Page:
A recent Italian law, adopted in August 2022 and amended in January 2023, has introduced some mandatory rules applicable to contracts between car suppliers and their distributors, resulting in a special protection of the distributors outside the scope of EU rules on vertical restrictions.
The new provisions, as resulting from the amendment, have been in force since 18 January 2023. They apply to all vertical agreements, in whatever form (including commercial agency, concession or commission), concluded between a supplier and an importer or distributor of new car vehicles (i.e., non-registered, or registered for not more than 6 months).
The law was introduced short after the entry into force of EU Vertical Block Exemption Regulation 2022/720, apparently in order to grant distributors a better protection vis à vis the car industry.
One of the main rules concerns the stability of the contractual relation: fixed-term contracts must have a minimum duration of 5 years, withdrawal being subject to a notice period of 6 months before the expiry date; open-ended contracts, on the other hand, can be terminated with a notice of 24 months.
Another cornerstone, which is a novelty for Italian law, is the provision of a “fair compensation” for the car distributor in case of termination, except in case of breach of contract or distributor’s termination.
Compensation is calculated considering both the following values:
a) investments made in good faith by the distributor and not yet depreciated;
b) goodwill for the activities performed under the contract, based on turnover of the last five years of contract validity.
In addition, the law sets the minimum content of distribution contracts, i.e., sales modalities, limits of the mandate, reciprocal assumptions of responsibility and allocation of costs associated with the sale.
Before signing the contract, and before every subsequent modification, the supplier must provide the distributor in written form with all information in its possession which is necessary to evaluate the engagements and their economic sustainability, including an estimate of the expected marginal revenue.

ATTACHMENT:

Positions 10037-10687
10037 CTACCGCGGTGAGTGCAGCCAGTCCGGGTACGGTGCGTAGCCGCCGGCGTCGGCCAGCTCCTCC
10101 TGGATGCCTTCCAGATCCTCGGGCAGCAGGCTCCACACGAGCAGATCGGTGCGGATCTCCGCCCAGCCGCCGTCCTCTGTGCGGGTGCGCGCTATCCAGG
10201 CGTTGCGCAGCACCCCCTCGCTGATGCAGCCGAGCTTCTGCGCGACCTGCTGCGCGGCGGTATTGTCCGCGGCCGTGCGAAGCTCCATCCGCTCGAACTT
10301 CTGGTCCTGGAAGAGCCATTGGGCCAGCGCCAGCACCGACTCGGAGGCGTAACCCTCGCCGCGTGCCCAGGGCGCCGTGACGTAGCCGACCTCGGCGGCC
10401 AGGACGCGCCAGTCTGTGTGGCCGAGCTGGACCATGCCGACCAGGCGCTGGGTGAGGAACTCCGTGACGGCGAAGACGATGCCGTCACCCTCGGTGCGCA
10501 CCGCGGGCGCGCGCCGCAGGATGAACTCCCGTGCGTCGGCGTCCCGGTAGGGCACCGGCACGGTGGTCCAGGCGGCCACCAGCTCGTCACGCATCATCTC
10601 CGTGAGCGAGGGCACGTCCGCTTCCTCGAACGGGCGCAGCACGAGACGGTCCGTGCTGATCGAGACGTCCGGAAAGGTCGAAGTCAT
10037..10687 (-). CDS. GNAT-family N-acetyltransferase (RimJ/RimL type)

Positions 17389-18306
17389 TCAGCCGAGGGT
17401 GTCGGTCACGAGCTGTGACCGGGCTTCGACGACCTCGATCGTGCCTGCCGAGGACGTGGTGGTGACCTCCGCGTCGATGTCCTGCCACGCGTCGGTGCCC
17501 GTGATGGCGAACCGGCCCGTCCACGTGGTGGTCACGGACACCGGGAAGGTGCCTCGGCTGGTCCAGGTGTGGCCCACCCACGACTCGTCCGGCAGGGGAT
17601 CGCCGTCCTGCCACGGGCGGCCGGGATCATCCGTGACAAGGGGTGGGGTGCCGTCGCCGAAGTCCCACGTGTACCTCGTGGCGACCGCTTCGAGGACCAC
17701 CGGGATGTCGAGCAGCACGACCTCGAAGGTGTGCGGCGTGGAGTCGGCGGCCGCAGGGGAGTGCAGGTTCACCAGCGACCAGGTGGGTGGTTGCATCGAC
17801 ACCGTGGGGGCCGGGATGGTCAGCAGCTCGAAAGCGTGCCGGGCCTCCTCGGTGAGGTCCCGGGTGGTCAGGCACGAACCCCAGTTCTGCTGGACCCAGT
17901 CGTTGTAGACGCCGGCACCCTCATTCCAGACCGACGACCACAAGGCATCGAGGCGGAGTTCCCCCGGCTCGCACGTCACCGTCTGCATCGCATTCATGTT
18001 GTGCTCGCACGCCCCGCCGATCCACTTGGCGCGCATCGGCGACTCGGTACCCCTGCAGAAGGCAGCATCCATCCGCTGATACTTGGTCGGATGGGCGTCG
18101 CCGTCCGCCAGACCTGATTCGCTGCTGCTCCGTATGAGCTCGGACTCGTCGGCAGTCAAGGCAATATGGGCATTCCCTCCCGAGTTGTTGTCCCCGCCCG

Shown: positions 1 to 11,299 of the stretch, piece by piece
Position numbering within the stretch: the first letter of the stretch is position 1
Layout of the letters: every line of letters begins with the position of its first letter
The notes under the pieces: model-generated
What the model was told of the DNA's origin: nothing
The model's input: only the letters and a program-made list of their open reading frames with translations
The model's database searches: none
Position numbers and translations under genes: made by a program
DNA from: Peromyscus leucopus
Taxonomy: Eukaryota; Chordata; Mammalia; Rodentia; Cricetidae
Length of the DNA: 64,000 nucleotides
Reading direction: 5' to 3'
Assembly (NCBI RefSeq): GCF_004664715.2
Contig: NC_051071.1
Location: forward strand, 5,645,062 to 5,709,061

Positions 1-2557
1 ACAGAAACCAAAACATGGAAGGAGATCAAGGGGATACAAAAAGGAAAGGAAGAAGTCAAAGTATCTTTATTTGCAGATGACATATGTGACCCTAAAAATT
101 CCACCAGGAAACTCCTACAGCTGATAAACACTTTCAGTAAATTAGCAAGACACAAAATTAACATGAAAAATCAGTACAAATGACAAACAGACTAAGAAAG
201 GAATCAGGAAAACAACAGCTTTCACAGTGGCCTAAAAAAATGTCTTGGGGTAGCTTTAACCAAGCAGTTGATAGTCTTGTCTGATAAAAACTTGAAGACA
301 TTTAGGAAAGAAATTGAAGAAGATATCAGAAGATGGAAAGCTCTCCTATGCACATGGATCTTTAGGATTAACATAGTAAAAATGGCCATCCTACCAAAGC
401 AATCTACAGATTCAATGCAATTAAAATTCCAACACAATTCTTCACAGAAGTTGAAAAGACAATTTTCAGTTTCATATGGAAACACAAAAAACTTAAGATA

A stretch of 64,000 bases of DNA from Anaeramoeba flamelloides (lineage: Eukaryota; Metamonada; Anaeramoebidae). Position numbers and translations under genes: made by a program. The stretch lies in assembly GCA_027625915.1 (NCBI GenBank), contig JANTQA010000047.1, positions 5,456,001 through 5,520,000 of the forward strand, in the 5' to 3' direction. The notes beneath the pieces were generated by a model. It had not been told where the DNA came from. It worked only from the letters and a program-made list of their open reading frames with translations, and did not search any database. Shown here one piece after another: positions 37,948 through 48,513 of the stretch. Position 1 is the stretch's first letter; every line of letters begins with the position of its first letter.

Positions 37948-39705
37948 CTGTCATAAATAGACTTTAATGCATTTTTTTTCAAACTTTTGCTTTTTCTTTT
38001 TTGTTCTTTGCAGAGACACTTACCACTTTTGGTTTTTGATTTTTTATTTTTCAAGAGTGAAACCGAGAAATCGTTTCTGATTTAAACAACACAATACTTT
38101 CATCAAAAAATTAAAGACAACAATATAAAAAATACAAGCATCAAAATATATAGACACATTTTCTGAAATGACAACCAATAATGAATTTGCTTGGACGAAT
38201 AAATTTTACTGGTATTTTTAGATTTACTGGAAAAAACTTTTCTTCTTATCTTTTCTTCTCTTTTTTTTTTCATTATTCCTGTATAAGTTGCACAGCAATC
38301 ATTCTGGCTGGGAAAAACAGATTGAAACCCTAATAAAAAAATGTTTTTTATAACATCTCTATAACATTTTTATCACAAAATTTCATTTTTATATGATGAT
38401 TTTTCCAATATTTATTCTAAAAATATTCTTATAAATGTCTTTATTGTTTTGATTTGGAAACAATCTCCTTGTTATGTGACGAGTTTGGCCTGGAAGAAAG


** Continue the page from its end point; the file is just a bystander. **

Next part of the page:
Although the law does not specify its effects on existing contracts, there is little doubt that it applies to all events taking place after its entry into force: not only the conclusion of new contracts, but also modifications and termination of existing ones.
All the new provisions are expressly defined as “mandatory“. This means that, as long as Italian law is applicable to the distribution contract, they cannot be derogated by will of the parties. However, when it comes to contracts between Italian distributors and foreign suppliers which are not subject to Italian law, the overriding nature of domestic law must be checked by the courts according to EU Regulation 593/2008 (Rome I): and only provisions which are considered “crucial” for safeguarding the public interests of a country can prevail on the applicable law chosen by the parties.
Some of the new provisions, especially the criteria related to fair compensation, will need to be better defined in their application by the courts.
In any case, all the rules are peculiar to the automotive industry and are not deemed to apply to other categories of contracts.